So, it looks like we’re now in full swing of the fall season everyone! And with the holidays quickly approaching it’s that time of year for some tasty food concoctions. Below is a recipe that is sure to fill a hearty appetite and make them ask for seconds. Enjoy!
2 pounds fresh broccoli florets
2 eggs, beaten
1 onion, chopped (optional)
1 (10.75 ounce) can condensed cream of mushroom soup (or you can use cream of broccoli/cream of celery soup)
½ cup mayonnaise
10 ounces dry bread stuffing mix
½ cup butter, melted
1 cup shredded cheddar cheese
- Preheat oven to 350 degrees. Lightly grease a 9×13 dish.
- Cook broccoli in a large pot of salted boiling water until just slightly tender. Drain.
- In a large bowl, combine eggs, onion, mushroom soup and mayonnaise.
- Place a layer of broccoli in the prepared baking dish. Pour mayonnaise sauce over broccoli. Spread stuffing mix over the sauce. Drizzle butter or margarine over all and top with shredded cheese.
- Bake at 350 degrees for 30 minutes. Serves 12 people.
*We hope you enjoy our Recipe of the Month selections on MS Conversations. Just remember: these entries may not necessarily be a part of an MS-specific diet; these are simply recipes compiled from MSAA staff and friends either from their own family recipe collection or based on recipes we think you might enjoy. As always, make sure to consult your doctor about any food or nutrition questions as they relate to your MS.
As if the whole year round doesn’t bring enough stress, with the holidays approaching and busy end of year happenings, stress can rear its ugly head two-fold during this time. Stress can have negative effects on anyone’s health, but especially for those living with a chronic illness like MS; this beast can cause additional challenges on other symptoms. That’s why it’s so important and crucial to try and reduce stress when you have any control over a situation and it’s possible to have influence over it. Now this isn’t always the case, because as we all know, life tends to be a tad unpredictable at times so control isn’t always a possibility. However, when you do encounter those moments to change things yourself, make it worthwhile and significant to your benefit. So how can you try to manage stress?
S– Stay flexible. When things occur that you can’t predict or plan for, the stress we place on ourselves as a result can have real consequences. So try to stay open to change; sometimes it may bring good results.
T– Talk to others about the stress you’re feeling. Opening up about what’s going on may reduce the inner stress you’re experiencing if you keep things bottled up inside.
R– Rest and relax when you’re able to. Your body is stronger at combating stress and illness when it receives the rest and care it requires.
E– Enjoy simple pleasures and special moments when you can. Life goes by so fast, so make sure to take in the joyous times and happy occasions to hold onto if and when stress surfaces again, it can aid in the fight.
S– Socially connect to others who may have had similar stressful experiences and challenges—it can help to learn some different ways to cope and to also know you’re not alone in this.
S– Slow down. There’s no need to try and act like a superhero constantly. We are only human. Take time for yourself, do what you can and are able to, and don’t place unrealistic expectations on yourself. You’re already doing your best!
What are some ways you try to reduce stress?
So this past month we’ve been talking about various issues related to the topic of wellness in our MS Conversations, but what really is wellness? And how do you know if you’re truly living ‘well?’ What is the guiding point to reference when trying to determine this? All good questions, but not ones that necessarily produce easy, one word answers. Wellness can encapsulate many different factors, and its outcome can definitely be subjective at times according to each person’s view of it. It can be defined in very unique terms and the way each person lives their life can differ because of this. That’s not to say that one person’s take on wellness is better over another, it’s just different and relative to their own needs.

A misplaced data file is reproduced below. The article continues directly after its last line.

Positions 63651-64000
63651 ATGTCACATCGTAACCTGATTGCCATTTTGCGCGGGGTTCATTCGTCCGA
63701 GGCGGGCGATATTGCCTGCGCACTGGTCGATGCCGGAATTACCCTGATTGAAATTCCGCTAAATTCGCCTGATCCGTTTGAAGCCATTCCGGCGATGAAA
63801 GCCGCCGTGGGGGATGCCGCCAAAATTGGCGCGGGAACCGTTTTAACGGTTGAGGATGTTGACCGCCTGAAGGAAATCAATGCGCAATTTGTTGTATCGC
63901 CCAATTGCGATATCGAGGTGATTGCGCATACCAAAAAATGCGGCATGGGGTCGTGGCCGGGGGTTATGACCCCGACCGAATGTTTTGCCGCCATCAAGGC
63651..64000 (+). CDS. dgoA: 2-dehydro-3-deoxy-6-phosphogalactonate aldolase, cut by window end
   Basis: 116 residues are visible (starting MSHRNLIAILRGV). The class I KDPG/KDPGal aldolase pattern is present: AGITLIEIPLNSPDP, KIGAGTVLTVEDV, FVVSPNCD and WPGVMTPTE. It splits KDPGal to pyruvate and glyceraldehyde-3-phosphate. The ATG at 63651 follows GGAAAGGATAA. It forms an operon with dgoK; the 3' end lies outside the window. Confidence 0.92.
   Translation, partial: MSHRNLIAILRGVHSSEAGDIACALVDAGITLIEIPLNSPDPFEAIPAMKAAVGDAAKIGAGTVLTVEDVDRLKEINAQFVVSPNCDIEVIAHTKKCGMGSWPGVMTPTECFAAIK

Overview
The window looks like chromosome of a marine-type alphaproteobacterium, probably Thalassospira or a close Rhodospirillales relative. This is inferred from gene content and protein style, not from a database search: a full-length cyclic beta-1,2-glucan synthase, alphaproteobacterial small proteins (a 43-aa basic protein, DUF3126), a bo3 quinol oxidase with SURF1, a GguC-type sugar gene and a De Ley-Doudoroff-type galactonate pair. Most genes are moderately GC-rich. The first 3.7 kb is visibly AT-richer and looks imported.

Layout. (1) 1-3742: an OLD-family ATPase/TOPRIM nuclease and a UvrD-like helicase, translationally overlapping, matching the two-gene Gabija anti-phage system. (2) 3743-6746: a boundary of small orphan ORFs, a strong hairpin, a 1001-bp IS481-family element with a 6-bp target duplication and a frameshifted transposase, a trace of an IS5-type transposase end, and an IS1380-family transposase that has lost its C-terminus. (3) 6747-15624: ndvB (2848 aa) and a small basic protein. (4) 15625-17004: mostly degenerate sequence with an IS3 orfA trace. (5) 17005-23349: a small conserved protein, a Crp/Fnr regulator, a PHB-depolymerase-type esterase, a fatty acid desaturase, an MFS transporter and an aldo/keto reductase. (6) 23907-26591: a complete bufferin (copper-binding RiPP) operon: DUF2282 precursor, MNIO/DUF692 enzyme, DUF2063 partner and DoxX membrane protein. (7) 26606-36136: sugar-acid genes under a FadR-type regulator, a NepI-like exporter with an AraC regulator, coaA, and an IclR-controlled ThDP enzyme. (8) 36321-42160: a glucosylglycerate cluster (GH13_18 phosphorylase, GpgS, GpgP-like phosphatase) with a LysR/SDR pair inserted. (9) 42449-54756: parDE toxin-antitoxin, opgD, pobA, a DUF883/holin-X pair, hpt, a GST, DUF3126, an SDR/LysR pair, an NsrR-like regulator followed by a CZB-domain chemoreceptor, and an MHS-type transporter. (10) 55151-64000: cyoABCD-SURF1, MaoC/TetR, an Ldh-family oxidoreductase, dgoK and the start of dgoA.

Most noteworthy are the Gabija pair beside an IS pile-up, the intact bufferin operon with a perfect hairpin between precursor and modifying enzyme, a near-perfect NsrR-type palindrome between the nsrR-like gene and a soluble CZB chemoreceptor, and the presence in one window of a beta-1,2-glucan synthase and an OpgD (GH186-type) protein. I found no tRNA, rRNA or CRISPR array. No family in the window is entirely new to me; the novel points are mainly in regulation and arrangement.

There are many components to the notion of wellness and that’s why its possibilities are abundant. Capturing not only the physical piece, but the emotional, spiritual, social, and intellectual factors too, also contribute to the vast definition of what wellness means for each person. It’s not measured by just one part but by many, and who’s to say that if a person focuses on one piece of it at a time that they’re not still living ‘well’ in their own understanding of it. That’s why it’s so hard to quantify exactly what the picture perfect frame of wellness is; everyone is different and lives by distinct belief systems and practices. Because the concept of wellness can change so subjectively, it’s challenging to try and identify an exact point of reference for it. So instead, ask yourself questions that gauge your own well-being and include things that are most important to you—health, spirit, relationships, values, beliefs, the list can go on…
That’s right, it’s almost here again-that time of year when individuals can enroll in a Marketplace health insurance plan. The open enrollment period to sign up for 2017 health insurance coverage begins November 1, 2016. Those who are uninsured can search for insurance plan options and assistance through the Marketplace to find a plan that works for them. Some may even qualify for lower costs on insurance premiums depending on your household information. Be sure to review the deadlines to sign up for insurance coverage to ensure that you are covered on a plan beginning January 1, 2017.
As this is an important time for those who are uninsured, it is too for those who have previously purchased health insurance through the marketplace. For the latter, if you are not satisfied with your current plan purchased for 2016 and would like to make a change, now is the time to do so. During open enrollment you can review other insurance plans to see if another plan better matches your needs.